Teaching and learning are consistently good and at times outstanding. This is because staff have a shared understanding of what helps pupils to learn best and use their assessments very well to plan new activities. The curriculum is good, with innovative and creative approaches that engage pupils well and make a strong contribution to their outstanding enjoyment of school. The pastoral care of pupils is excellent, with very well-established procedures in place to support pupils facing any kind of difficulty, and outstanding links with other agencies. The school's highly effective team of support staff work together very well to meet the needs of all pupils, including providing opportunities for those with behavioural and emotional difficulties to develop their social skills.
Pupils' personal development is good, as they behave well and respect one another's cultures and faiths. One pupil said, 'The school gives you the opportunity to shine.' Pupils are very enthusiastic about school, and thoroughly enjoy all it has to offer them. This partly helps to explain why attendance is much better than it was at the time of the last inspection, combined with the impact of the school's many systems to tackle persistent absence. Pupils have an excellent understanding of how to keep healthy, taking part in a wide range of activities to promote healthy lifestyles. They feel safe at school, and contribute well to the school community. Pupils not only leave the school with the expected basic skills, but are also well prepared for secondary school because of the confidence they develop and their love of learning.
The impact of leadership and management on pupils' achievement is good. Responsibilities are devolved well and all leaders are clear about their roles. Pupils' performance is tracked carefully and systematically, and a very through 'pupil improvement cycle' holds teachers to account for how well their classes are doing. Governors know their school very well and are rightly proud of its many achievements. They keep a close eye on its development, but are not proactive enough in seeking support to improve the school's buildings and facilities.
Effectiveness of the Early Years Foundation Stage
Children join the Nursery with skills and abilities that are very low, especially in speech and language, and in personal and social development. Staff work effectively together as a team and provide a wide variety of interesting and stimulating tasks for children to enjoy, linked to the topics they are studying. For example, in the Nursery children loved pulling soil up the climbing frame in buckets, and tipping it down plastic tubes. Other children were planting out containers as part of their topic on 'living things'. Effective provision means that children achieve well, even though many do not meet the expected early learning goals by the time they leave Reception. The fact that the Nursery is so far away from the rest of the school means that it is difficult for there to be a cross-fertilisation of good practice, as staff cannot spontaneously 'drop in' to support one another. There are inconsistencies in the way planning is developed and in how effectively assessment is used and presented between the Nursery and the Reception class. Transition is managed well, with Year 5 pupils used as 'mentors' to help Nursery children settle into Reception. Teaching is good, and there is a good balance of adult-led and child-initiated activities. Effective use is made of the outdoor areas in both settings to give children experiences in the full range of learning areas, and staff model language well for the children, encouraging them to develop their speech. There is good leadership and management aimed at uniting good practice across the whole key stage, but a constraint is the fact that the Nursery is so isolated from the rest of the school.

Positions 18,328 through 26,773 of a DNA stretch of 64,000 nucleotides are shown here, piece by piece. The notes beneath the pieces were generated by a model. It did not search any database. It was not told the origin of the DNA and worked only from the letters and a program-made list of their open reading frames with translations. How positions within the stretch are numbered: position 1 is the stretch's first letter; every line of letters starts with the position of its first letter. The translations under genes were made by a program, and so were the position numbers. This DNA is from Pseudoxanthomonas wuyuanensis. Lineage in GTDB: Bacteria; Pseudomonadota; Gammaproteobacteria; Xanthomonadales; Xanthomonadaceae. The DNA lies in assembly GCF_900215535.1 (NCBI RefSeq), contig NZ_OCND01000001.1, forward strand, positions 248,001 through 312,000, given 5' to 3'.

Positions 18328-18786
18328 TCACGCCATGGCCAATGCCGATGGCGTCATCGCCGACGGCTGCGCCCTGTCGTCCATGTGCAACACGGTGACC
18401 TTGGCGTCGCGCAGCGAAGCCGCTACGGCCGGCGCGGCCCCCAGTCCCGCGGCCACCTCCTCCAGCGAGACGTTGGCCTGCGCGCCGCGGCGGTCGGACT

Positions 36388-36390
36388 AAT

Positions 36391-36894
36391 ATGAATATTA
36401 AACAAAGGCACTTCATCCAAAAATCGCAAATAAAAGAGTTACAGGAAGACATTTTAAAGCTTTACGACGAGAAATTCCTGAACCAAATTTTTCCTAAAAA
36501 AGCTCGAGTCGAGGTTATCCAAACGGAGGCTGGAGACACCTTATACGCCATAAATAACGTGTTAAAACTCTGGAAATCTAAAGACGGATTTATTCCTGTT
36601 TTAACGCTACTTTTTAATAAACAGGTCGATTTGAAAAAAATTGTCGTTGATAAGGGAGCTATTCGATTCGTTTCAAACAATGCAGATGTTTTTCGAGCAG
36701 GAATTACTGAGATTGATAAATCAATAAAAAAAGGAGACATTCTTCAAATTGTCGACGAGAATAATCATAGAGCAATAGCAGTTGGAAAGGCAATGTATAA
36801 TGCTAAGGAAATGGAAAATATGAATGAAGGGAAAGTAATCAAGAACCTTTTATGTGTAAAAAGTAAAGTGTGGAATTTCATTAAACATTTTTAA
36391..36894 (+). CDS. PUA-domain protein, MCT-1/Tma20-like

What the school should do to improve further
- Increase the proportion of pupils attaining the higher levels in national assessments by equipping them with the reasoning and independence skills they need.
- Promote more consistent approaches in the Early Years Foundation Stage between the Nursery and Reception classes.
Achievement and standards
Current standards are average in English, mathematics and science by the end of Key Stage 2, an improvement on 2008 national tests when they were below average. Achievement is good and continuing to improve, as there are excellent systems in place to identify and support pupils who are struggling in their learning. Consequently, pupils with learning difficulties and/or disabilities make outstanding progress. Attainment in Year 2 is a little below average, especially in writing, although a new approach to teaching writing is proving successful in increasing progress. Standards in Years 3 to 6 are affected by pupils' mobility, with pupils often joining the school from abroad, with little English and poor standards. It is significant that almost all the pupils in Year 6 not assessed at the expected Level 4 or better are recent arrivals. Too few more-able pupils reach Level 5 because they do not have the higher-order skills necessary to extend their learning, especially if English is not their first language.
Personal development and well-being